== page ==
Where I live, 4G signals are weak. The tablet dropped back to 3G on Telstra’s 2100MHz band barely able to sustain 20/4Mbps. By comparison, the Samsung Galaxy Note10+ was using band 28 on Telstra’s 4G and getting far higher speeds.
It shows the antenna is not very sensitive and does not find and hold onto cell towers the way a good smartphone will. But then a tablet is more meant for ‘stationery’ in use.
Wi-Fi 4 (N) dual-band means its maximum speeds on the 2.4/5GHz bands are 65/150Mbps. This also reflects low antenna sensitivity. It is not bad, but you would want to be within 5 metres of the router to stream content.
BT is 4.2 supports single connections up to 50 metres. We tested to 20 metres before music streaming broke up. It has a standard SBC codec.
Alcatel claims a 4080 mAh (typical) battery and a charge time with a 5V/2A micro-USB charger of around 4 hours.
Our tests took far longer – overall from 11 AM to 5 PM – six hours for 0-100% and we reduced that to about five hours using a 5V/3A charger.
We ran a 720p video loop in aeroplane mode at 50% brightness and achieved as little over five hours screen-on use.
As a tablet, we expect more battery life but as a plugged-in, always-on, entertainment device with a separate Audio Station with its own 2000mAh battery (using a 5V/2A charger the charge takes about 4 hours) that is fine.
The 720p video loop increased to seven hours with the audio station.
Alcatel claims a 2MP, 1.65um sensor and a two-piece glass lens, f/2.8. It appears to be the same front and rear camera sensor. Both do [email protected] video. It has a fixed focus and narrow 40.2° FOV.
The sensor is likely an ON Semiconductor MT9D015 1/5”, RGB Bayer sensor (or similar). The f/2.8 aperture means it is is fine for day or office lighting use.
Let’s just say you don’t buy this for the camera. Colour accuracy, picture noise, contrast and more are adequate for social media shots.
|Frequency Response||Alcatel 3T 10 internal speakers||Audio station BT||Audio station POGO|
|Deep Bass: 20-40Hz –||none||same||same|
|Middle Bass: 40-100Hz||none||same||same|
|High Bass: 100 to 200Hz||none||building||building|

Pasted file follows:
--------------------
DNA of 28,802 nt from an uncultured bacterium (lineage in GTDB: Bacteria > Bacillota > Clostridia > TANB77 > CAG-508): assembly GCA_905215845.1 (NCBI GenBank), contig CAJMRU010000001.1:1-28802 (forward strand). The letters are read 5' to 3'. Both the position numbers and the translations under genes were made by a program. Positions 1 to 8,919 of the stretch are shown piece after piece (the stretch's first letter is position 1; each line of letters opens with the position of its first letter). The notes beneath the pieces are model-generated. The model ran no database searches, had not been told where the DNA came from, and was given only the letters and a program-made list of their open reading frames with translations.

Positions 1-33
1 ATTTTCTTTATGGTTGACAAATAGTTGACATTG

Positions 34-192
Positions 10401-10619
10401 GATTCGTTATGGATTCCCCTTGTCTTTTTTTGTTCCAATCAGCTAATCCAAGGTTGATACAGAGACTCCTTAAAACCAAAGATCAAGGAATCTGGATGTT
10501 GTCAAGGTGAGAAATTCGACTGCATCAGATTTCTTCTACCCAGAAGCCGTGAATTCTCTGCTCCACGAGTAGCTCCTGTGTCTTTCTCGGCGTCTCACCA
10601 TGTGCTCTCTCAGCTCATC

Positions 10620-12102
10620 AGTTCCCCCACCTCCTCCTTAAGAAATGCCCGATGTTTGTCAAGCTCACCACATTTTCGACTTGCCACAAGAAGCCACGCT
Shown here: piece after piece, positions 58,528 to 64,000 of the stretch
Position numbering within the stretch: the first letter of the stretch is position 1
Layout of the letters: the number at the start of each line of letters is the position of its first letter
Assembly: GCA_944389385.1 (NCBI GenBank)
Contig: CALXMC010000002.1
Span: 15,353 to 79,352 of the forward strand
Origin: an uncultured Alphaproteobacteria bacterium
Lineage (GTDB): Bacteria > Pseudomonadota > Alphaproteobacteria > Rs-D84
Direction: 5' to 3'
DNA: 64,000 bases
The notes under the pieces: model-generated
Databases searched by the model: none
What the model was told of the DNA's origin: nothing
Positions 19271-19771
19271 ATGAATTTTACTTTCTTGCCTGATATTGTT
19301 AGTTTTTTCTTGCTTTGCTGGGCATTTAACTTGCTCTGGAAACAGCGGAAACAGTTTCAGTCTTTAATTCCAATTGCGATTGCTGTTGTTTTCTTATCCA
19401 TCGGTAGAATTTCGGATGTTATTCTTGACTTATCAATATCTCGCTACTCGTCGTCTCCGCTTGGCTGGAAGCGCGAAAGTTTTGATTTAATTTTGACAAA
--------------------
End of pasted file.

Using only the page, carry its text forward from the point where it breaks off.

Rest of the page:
|High-mid: 1-2kHz||Flat ‘ish’||flat||flat|
|High Treble: 6-10kHz||declining||declining||declining|
|Dog whistle: 10-20kHz||gone||Gone from 15kHz||Gone from 15kHz|
|Max Volume dB||75||85||80|
|Sound signature||indescribable||Bright vocal||Bright vocal+|
The tablet has two x 5W speakers and a maximum volume of 75dB. This is fine for personal use. At maximum volume, the sound is harsh and lacks any semblance of a recognisable listenable signature.
But the Audio Station is pretty good. It connects via BT 4.2 or POGO pins. BT volume is higher, but overall, the sound signature is similar, although a little more extended on POGO. It is a bright vocal which means bass tracks will be muddy, but overall it is quite pleasant for most music types.
The BT headphone test using the SBC codec was fine. Plenty of volume and little crosstalk.
The Audio station is a separate speaker, and the tablet sits on the eight POGO pins. There is no magnetic clamp. A fold-out arm on the rear stabilises it.
When you tap the tablet in this mode, there is a lot of front/rear movement so make sure you have it on a bench where it can’t tip over.
It is Pure Android 9 with security update as of 5 May 2019 (that is a little old). It should get two years of patches, and there is no promise of Android 10.
It also supports Face Unlock (not fingerprint) and all 32-bit Android apps.
OK Google show me your stuff
First, you need to install the Google Assistant app from the Play Store.
There are two huge differences between a dedicated Google Assistant screen and this device.
Here you have to activate Google Assistant manually – that means then pressing the mic icon on the screen – so it is not always listening. Now Alcatel state that the microphone is ‘+3m far-field’ but it kind of defeats the purpose if you have to press an icon first.
Its prime advantage over Google Assistant is that you can download any 32-bit app from the Play Store – Netflix, Stan etc.
Other than that, it performs all Google Assistant commands.
GadgetGuy’s take – The Alcatel 3T 10 is a lower cost 10” HD, Android 9 tablet with 4G capability and an Audio Station
Remember that the price is $324. The audio dock is probably 30% of that cost and the LTE capability another $50. It is hard to get a decent brand tablet with 2/16GB and Pure Android 9 for under $350 (Lenovo M10 with 3/32GB, no LTE or dock). So, on that basis, the tablet is good value.
And while we have poked and prodded the screen, CPU, throttling and sound, these tests are overkill on this style of
What it is not is a replacement for a dedicated Google Nest Home Hub or Max or a Lenovo 8 or 10-inch Google Screen. It lacks the always-listening feature and the good voice/screen integration of these.
But as a tablet with an Audio Station and Google Assistant (and all that it does), it has a place in the smart home.